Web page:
This is my first collection of short stories. I have been writing short stories
since my high school days at Saint Mary's Academy,
Roseau,Commonwealth of Dominica.. During that time I also contributed
stories for publication in
The Star newspaper edited then by the late Phyllis
Shand-Allfrey. In 1975 I participated in the National Day  short story
competition with
Converted, the story of a man who fills in at the last
moment as the godfather at the baptism of his friend's  child. That entry
placed first that year. The poem I contributed that year also placed first.
The stories, except for
A Life Wasted, are based on life-like events in the
West Coast of St. Joseph  where I grew up. Although the characters: John,
Joseph, Wally, Sandra, Michael  and others all seem to be real, the stories
in Mesye
Kwik! Kwak! are all fictitious accounts of village life in Dominica.
It's a culmination of years of hard work and I hope that I was able to capture
village life at its best.
Dominica is an island rich in culture and with a history that encompasses various forms of the country's
transformation from colonialism to independence. African slaves, brought to the island to work on the
British plantations, carried with them their various myths, beliefs, languages and art forms and these have
passed down through the generations. Today they are still an integral part of this country's heritage.

The characters in
Mesye Kwik! Kwak! are used to portray some of these and other aspects of Dominican
life which still have their bearing from years past. The young boys in The Stone and in The Pilgrim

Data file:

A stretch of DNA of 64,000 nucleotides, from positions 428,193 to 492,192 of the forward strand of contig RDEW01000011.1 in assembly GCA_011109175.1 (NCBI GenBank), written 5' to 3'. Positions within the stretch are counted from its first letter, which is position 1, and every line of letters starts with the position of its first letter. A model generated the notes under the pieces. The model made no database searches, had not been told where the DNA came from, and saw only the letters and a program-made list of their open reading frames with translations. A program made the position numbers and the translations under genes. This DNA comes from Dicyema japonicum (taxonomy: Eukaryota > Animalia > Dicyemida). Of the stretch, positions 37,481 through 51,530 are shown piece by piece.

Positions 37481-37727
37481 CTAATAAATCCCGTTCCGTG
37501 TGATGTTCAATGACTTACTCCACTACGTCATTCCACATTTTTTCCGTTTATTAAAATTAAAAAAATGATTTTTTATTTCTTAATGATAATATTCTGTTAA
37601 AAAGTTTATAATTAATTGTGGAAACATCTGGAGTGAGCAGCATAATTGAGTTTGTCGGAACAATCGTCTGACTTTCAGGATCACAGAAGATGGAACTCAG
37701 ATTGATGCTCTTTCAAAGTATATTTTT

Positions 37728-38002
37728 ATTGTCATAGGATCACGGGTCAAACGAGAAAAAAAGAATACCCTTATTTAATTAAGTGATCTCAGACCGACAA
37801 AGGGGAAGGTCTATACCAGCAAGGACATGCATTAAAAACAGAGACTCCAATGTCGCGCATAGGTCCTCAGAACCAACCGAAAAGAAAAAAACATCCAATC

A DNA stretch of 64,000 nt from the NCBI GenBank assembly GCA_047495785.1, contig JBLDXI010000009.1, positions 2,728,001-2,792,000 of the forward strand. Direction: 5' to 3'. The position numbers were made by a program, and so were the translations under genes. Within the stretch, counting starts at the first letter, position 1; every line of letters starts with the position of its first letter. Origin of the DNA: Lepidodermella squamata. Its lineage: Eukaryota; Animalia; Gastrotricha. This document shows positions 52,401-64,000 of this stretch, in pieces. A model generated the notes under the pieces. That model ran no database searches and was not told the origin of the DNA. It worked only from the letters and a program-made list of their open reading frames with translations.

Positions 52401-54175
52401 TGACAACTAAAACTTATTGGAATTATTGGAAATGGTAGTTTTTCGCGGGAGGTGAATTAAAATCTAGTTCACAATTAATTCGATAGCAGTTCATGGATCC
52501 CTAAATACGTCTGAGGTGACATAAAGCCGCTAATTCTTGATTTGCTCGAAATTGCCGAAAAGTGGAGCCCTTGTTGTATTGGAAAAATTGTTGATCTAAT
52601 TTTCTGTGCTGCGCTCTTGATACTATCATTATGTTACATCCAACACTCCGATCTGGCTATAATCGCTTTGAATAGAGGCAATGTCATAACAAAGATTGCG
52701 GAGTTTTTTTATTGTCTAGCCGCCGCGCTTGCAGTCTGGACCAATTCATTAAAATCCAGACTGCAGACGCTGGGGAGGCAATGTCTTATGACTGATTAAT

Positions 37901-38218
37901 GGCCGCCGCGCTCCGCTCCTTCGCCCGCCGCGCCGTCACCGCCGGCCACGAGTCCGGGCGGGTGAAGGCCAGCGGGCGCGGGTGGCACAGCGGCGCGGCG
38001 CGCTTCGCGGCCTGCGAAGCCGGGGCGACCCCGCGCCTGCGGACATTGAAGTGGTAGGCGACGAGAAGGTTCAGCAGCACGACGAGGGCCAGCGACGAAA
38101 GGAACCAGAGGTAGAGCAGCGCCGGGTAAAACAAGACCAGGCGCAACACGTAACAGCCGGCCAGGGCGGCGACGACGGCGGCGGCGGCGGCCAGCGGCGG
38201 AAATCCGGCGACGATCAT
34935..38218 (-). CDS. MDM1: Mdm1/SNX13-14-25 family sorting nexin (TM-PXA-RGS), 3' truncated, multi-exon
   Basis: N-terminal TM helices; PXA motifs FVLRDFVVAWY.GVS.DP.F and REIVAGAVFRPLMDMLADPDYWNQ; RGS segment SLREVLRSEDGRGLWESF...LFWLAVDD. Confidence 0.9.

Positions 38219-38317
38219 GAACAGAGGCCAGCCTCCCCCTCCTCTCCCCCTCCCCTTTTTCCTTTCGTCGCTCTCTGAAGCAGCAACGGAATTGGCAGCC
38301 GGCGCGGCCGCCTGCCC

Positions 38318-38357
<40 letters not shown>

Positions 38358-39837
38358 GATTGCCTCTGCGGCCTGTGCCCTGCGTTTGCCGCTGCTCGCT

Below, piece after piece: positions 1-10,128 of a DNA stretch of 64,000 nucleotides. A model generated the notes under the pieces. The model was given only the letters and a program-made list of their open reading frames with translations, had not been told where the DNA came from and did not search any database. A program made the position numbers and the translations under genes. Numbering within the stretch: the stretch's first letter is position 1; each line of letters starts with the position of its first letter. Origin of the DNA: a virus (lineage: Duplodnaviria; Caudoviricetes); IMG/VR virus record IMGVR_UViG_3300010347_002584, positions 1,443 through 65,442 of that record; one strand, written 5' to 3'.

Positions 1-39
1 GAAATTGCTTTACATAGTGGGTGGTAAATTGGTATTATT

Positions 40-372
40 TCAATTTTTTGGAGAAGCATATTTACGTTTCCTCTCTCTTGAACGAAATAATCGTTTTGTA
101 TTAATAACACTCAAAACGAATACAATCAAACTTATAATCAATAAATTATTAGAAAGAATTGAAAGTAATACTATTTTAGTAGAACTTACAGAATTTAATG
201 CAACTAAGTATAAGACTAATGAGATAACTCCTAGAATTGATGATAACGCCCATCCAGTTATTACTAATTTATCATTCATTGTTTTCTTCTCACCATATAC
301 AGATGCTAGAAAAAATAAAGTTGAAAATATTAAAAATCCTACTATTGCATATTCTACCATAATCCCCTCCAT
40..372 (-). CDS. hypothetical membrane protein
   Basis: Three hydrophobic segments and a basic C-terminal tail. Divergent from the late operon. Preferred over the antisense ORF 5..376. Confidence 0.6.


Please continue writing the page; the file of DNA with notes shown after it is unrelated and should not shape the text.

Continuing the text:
introduce us to the belief of Dominicans in evil spirits, the lougarou and la diabless, and the power of
religion. Grandpa Was in America shows us Dominica's fixation to the American way of life and in A
Father's Hope we see the widening gap between generations in the country-and there's more.

So read along with me as I tell my story.
Meesssye Kwik! Kwaaak!
Excerpts from the Foreword by Edward "King Shakey" James

"Mesye Kwik!"
"Kwak!"
I have lost count of the number of times I have heard this exchange between a story-teller and his
audience as he stood on stage at one of the konte competitions in Dominica, West Indies. This exchange
established a bond between the storyteller and the audience. "Mesye Kwik!" could well be translated,
"Ladies and Gentlemen, I bring you some fiction!" "Kwak!" could then be translated, "Yes, it is fiction!" or
"Fine, let me hear it!" Indeed, the "Kwik-Kwak" relationship has become so ingrained in Dominican
culture that when one's friends determine that he is exaggerating about a particular event, rather than
using the brash admonition, "You are lying!" the friends gently say, "Man, you making Kwik!"
After all, to "make a Kwik" or "tell a Kwik" is not something too bad. To do so would be to follow in the
tradition of the konte-tellers, those men and women who, with much bravado and gusto, recount tales of
Dominican folklore: tales of the soucouyant, la diablese and lougarou, and of cunning animals out-foxing
their timid four-legged relatives-and even some humans, too. What tales those storytellers tell!.........
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In Mesye Kwik!  Kwak!, Giftus John does not tell stories of cunning rabbits and wily spiders. He does not
recount tales of soucouyants flying at night or of la diableses with goat's feet.  Still, his stories reflect the
richness of Dominica's folklore. Correction: the stories reflect the richness of West Indian folklore. At the
same time, the stories also deliver some potent messages, messages that extol the virtues of faith, hope
and determination and, in a not-too-subtle manner, call for socio-economic and political change in
Dominica and the rest of the Caribbean.
Copies of Mesye Kwik! Kwak! are available at :
Virtualbookworm.com
Amazon.com
Barnes & Noble.com
If you would like to order a copy directly from me
or if you have any questions please email me at
Email

Price per copy is US$13.95 plus S&H US$3.25 within the US
For people in Canada S&H is
US$3.75. England S&H is  US$8.70
and Dominica S&H is US$9.25
The cover was designed by Giftus John. Artwork created by Ronald "Baba" Deschamp.
Mesye Kwik! Kwak!